5. Communication cost. This is the cost of shipping the query and its results
from the database site to the site or terminal where the query originated. In
distributed databases (see Chapter 25), it would also include the cost of transferring tables and results among various computers during query evaluation.
For large databases, the main emphasis is often on minimizing the access cost to secondary storage. Simple cost functions ignore other factors and compare different
query execution strategies in terms of the number of block transfers between disk
19This
approach was first used in the optimizer for the SYSTEM R in an experimental DBMS developed
at IBM (Selinger et al. 1979).
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and main memory buffers. For smaller databases, where most of the data in the files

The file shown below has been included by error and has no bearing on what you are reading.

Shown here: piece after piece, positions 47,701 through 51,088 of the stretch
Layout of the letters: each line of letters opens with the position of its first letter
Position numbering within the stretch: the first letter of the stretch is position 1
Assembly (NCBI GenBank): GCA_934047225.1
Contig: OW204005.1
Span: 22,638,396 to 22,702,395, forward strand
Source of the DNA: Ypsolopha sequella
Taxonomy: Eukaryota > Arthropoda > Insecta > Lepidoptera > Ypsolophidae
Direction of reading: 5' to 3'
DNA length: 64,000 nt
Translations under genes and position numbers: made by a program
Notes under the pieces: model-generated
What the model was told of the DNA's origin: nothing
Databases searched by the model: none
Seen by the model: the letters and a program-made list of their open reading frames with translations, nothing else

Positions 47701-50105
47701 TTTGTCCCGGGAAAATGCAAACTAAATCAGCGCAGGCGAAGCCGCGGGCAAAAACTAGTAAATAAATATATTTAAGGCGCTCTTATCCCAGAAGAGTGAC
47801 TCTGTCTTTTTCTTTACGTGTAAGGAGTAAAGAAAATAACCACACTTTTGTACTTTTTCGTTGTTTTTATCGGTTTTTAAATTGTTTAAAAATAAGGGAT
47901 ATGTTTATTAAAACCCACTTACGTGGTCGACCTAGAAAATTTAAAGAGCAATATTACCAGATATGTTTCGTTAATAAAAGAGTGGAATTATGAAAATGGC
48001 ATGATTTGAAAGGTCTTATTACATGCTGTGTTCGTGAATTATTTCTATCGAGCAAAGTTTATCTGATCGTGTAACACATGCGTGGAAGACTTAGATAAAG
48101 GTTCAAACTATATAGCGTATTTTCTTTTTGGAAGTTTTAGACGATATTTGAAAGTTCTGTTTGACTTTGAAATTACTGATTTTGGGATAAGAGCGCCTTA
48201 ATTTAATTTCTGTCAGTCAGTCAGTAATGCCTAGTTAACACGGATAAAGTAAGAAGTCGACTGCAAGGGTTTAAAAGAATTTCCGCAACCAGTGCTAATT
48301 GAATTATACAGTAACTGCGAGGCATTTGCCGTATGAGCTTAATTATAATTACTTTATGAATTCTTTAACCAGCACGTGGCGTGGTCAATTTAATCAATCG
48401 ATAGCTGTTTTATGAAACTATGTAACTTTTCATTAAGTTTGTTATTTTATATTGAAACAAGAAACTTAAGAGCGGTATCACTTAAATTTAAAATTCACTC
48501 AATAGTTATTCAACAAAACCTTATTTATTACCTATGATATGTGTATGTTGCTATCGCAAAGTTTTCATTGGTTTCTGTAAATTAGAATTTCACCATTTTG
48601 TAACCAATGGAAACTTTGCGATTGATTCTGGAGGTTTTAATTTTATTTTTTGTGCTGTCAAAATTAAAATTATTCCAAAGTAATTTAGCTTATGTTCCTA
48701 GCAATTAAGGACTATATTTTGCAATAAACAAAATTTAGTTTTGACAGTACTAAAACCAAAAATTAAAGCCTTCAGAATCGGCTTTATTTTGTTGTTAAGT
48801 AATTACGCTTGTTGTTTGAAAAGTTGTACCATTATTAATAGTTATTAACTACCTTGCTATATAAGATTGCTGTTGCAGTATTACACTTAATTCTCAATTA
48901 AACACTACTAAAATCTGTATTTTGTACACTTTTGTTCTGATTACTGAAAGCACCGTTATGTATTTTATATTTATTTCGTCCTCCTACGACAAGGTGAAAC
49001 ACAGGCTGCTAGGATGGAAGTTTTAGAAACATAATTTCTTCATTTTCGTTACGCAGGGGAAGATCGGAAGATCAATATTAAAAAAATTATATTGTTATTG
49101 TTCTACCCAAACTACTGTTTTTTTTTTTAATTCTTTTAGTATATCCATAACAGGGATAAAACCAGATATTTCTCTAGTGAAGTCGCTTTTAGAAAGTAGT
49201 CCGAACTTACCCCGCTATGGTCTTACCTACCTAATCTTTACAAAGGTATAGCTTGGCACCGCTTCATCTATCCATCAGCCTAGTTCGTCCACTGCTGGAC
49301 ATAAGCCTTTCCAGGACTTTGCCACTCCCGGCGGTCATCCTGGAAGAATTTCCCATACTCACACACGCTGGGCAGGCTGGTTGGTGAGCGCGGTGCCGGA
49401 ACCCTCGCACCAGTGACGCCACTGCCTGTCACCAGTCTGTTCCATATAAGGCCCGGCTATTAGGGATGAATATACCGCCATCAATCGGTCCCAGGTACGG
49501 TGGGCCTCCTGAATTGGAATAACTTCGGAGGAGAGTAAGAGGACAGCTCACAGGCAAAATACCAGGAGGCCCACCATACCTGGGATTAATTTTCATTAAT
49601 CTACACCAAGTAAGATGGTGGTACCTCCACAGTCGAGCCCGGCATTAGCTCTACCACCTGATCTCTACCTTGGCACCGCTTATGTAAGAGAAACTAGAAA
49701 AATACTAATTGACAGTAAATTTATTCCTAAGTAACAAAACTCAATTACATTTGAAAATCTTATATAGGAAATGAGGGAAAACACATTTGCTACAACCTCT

involved in the query can be completely stored in memory, the emphasis is on minimizing computation cost. In distributed databases, where many sites are involved
(see Chapter 25), communication cost must be minimized also. It is difficult to
include all the cost components in a (weighted) cost function because of the difficulty of assigning suitable weights to the cost components. That is why some cost
functions consider a single factor only—disk access. In the next section we discuss
some of the information that is needed for formulating cost functions.
19.8.2 Catalog Information Used in Cost Functions
To estimate the costs of various execution strategies, we must keep track of any
information that is needed for the cost functions. This information may be stored in
the DBMS catalog, where it is accessed by the query optimizer. First, we must know
the size of each file. For a file whose records are all of the same type, the number of
records (tuples) (r), the (average) record size (R), and the number of file blocks (b)